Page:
Mission trip to El Salvador opens students’ eyes
A group of students spent the tail end of their break in El Salvador last week with the Division of Volunteer Efforts.
The trip was specifically headed by graduate assistant Mark Cantine.
The students stayed in two houses, one for the boys and the other for the girls, which are owned by a family who has long since been friends with DOVE and the campus ministry. The students were divided into two groups; one went to an orphanage and the other to a nursing home.
Senior Amanda Risner said she volunteered at the orphanage where she played with the children and took them to school.
“Our main task is to immerse ourselves as much as we can while we are there and to let those who we serve really touch our hearts as much as we will touch theirs,” Risner said before leaving for El Salvador.
Risner added she was especially excited to go on this trip because she had already been to El Salvador in spring 2010.
According to Risner, this trip left her speechless.
“There are truly no words to describe how a trip like this affects a person,” Risner said. “El Salvador and its people have changed me so much for the better over the years, and I am so thankful for that.”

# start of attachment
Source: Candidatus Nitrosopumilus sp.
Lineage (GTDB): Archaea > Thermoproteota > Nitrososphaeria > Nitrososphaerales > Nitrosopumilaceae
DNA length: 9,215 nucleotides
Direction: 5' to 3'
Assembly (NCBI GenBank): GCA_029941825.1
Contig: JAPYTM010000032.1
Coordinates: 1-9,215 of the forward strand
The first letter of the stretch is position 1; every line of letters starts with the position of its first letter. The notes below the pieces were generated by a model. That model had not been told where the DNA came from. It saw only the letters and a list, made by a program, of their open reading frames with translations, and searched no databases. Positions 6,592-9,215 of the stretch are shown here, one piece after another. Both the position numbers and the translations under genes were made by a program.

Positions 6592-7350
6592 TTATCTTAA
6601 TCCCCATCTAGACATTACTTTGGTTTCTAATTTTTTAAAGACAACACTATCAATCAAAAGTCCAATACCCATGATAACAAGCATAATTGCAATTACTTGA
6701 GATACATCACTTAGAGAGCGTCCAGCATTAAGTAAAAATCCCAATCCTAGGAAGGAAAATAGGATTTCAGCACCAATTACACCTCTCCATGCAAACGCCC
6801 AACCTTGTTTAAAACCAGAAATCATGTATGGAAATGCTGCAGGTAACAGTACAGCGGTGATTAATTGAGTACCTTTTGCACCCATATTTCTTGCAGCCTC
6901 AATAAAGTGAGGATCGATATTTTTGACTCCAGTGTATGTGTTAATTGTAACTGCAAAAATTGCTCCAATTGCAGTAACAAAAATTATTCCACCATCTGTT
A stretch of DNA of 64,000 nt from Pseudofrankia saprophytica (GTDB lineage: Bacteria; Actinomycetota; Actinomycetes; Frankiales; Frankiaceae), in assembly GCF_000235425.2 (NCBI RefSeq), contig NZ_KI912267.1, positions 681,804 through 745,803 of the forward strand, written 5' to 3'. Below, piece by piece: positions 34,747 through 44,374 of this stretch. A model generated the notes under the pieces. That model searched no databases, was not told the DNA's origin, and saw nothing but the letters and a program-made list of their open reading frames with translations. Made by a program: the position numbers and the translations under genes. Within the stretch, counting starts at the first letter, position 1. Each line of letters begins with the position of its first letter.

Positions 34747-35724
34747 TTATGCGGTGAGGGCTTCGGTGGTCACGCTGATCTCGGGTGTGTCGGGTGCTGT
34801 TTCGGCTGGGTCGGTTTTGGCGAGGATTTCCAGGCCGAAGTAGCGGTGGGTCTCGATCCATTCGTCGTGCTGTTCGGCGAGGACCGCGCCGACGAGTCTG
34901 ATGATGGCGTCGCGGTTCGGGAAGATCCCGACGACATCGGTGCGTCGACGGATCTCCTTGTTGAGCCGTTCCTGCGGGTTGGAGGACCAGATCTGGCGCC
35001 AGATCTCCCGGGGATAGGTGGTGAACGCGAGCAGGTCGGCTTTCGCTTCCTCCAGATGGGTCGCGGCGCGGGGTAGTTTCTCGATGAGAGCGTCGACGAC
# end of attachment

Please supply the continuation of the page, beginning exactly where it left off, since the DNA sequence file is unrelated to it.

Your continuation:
Junior Moira Kelly said she was excited to go and meet the people she will be working with.
“I actually learned about the El Salvador trip before coming to Seton Hall, and ever since I’ve become a student, it is something I have always wanted to become a part of,” Kelly said.
While on the trip, Kelly worked in the nursing home, which she said was important to her because the stories she heard from the people were influential and unforgettable.
Freshman Brenna Fleis said the trip was meant to strengthen their relationship with God as well as help people in another country.
Fleis worked with the elderly while in El Salvador.
According to Fleis, she met one elderly man, Ernesto, who changed her life because he suffered from a stroke eight years ago and forgot most of the English he knew.
This year DOVE ran trips to El Salvador and Haiti. Close to 200 applicants were reviewed this year and fewer than 60 were selected for the trips, according to Kelly.
Fleis said she encourages other students to become involved in mission trips like the one to El Salvador.
“I would definitely recommend people to participate in a mission trip at least once in their lives because it opens your eyes to the problems in the world and that we are so fortunate to live where we are,” Fleis said. “We may not be able to fix the lives of the people we meet, but it helps yourself change the person you are so that one day you may be able to slowly work towards improving the lives of people everywhere.”
Cantine did not respond to requests for comment by press time.
Lindsay Rittenhouse can be reached at firstname.lastname@example.org.